Mobile and multitasking: Mobile ad spending has been helped by the marked degree of “multitasking” by consumers who will sit on their couch with a TV remote in one hand and a smartphone or tablet in the other.
A study conducted by Razorfish and Yahoo contained in the Outlook examines what the two consider to be the largely untapped potential of “media multitasking. The two content that advertisers tended to emphasize mobile as a stand-alone medium, when really, they would get more out of looking for ways to connect mobile with TV.
Among the highlights of the multitasking survey — were:
— Nearly 80 percent of respondents multitask on their mobile device while watching TV at home. In fact, 15% of that group will stay on their device for the duration of the show.
— More than 86 percent of mobile web users surf the mobile internet while watching TV. Consumption while watching TV now accounts for 20 percent of smartphone use and 30 percent of tablet use.
— Just as households often share the TV watching experience, 50 percent of iPad owners share their iPad. Somewhat surprisingly, 30 percent of smartphone apps owned by parents were downloaded by their children
— 38 percent of respondents are actively searching for more information about the products they come across on TV. (Hint to media companies: closely align your TV advertising to your mobile offerings.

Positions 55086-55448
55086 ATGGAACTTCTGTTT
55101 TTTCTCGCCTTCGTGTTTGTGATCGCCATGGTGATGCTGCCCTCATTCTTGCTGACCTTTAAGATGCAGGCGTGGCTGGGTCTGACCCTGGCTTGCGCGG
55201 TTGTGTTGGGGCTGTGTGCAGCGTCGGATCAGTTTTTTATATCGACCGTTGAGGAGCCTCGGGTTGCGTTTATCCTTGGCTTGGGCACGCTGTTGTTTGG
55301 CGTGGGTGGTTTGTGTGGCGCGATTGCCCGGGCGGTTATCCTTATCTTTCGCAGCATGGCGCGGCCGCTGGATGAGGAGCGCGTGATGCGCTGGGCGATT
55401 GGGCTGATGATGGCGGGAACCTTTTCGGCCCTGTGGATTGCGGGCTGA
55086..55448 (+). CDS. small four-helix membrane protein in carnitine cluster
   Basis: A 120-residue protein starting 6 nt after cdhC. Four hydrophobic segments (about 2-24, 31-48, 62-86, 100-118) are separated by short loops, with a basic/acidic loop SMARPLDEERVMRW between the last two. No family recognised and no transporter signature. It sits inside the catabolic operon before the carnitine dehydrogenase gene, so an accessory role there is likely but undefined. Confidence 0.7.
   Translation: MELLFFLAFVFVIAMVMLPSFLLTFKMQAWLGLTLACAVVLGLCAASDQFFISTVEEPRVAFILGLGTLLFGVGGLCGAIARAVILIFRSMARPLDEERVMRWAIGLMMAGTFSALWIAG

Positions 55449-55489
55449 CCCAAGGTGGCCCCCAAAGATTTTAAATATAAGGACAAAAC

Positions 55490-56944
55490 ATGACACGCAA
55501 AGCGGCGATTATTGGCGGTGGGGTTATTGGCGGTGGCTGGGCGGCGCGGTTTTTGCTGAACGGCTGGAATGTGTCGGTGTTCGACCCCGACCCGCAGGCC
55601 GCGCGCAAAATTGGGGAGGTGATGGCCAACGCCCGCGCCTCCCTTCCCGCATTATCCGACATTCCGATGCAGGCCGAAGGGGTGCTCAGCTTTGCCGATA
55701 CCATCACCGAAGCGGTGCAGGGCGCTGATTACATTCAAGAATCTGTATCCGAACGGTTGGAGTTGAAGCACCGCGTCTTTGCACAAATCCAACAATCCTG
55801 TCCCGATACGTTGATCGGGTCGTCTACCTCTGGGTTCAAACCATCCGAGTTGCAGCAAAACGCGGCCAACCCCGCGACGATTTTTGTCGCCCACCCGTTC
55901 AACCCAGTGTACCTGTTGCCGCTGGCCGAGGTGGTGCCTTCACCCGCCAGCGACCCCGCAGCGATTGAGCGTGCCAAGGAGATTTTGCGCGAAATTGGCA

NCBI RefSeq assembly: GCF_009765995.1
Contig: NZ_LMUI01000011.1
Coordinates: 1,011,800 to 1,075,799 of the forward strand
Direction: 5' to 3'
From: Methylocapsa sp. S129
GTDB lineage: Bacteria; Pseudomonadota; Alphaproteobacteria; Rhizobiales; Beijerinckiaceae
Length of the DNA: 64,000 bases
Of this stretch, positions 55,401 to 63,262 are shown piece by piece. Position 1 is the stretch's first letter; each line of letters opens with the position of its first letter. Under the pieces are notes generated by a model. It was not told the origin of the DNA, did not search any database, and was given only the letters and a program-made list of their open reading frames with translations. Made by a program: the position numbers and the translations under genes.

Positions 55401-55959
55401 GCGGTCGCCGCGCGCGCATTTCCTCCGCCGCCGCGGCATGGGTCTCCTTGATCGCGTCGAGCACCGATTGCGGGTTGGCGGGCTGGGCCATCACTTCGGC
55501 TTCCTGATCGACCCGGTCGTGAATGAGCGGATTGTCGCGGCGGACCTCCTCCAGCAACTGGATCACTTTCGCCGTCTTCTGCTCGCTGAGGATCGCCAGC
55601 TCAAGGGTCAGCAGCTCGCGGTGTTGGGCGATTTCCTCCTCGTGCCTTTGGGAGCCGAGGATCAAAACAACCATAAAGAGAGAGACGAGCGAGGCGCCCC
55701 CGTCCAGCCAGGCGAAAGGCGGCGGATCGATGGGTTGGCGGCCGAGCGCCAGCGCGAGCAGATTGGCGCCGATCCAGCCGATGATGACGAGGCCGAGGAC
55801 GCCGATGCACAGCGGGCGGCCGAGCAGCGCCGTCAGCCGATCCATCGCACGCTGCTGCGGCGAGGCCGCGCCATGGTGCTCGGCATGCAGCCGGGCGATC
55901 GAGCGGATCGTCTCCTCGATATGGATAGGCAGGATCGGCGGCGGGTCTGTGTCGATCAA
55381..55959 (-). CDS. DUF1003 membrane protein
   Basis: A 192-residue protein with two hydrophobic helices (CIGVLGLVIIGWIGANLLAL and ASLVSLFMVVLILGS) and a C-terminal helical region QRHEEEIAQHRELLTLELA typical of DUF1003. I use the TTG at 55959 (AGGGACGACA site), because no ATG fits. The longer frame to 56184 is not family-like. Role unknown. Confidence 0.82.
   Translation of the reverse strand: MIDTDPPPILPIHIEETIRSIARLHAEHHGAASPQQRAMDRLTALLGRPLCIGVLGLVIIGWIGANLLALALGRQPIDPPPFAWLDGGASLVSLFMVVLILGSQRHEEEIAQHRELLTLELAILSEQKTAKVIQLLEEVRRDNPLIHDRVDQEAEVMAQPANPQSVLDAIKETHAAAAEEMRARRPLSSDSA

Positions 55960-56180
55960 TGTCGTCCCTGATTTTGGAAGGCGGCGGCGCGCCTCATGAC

— TV ad spending is the largest major ad medium and its dominance seems assured for years to come, especially considering how small mobile is — eMarketer expects it to top $1 billion for the first time this year — relative to roughly $30 billion currently online. But Razorfish report sees mobile ad spend leaping over TV in 10 years time.
“Even if TV retained its 0.5 percent average ad spend growth rate from 2000 to 2010, ad spend in 2021, 2022 and 2023 would be $64.68, $65.01 and $65.33 billion, respectively,” the study concludes. This scenario has mobile ad spend surpassing TV ad spend in 12 years, only a two-year delay.
The right distraction: The notion of joining TV and mobile is not as seamless as it sounds. When mobile and TV are being experienced simultaneously, mobile appears to capture the user’s attention.
Razorfish points to an Interpublic Group study found that 94 percent of TV viewing is distracted by multitasking with another media. Notably, smartphones were the largest attention grabber, accounting for 64 percent of user diversions from TV. And when are user most apt to be distracted from their TV? When there’s a commercial break. But that also means that an advertiser has a greater chance of prompting some online action from a viewer. For example, Yahoo measured 5 to 20 percent increases in traffic during ad breaks for large TV events like the Academy Awards.
Ultimately, the question is whether publishers and advertisers can expect that sort of activity around less hyped primetime fare, but at least for the moment, there is a ready and willing audience for these cross-platform marketing plays. (Razorfish’s Outlook can be downloaded here.)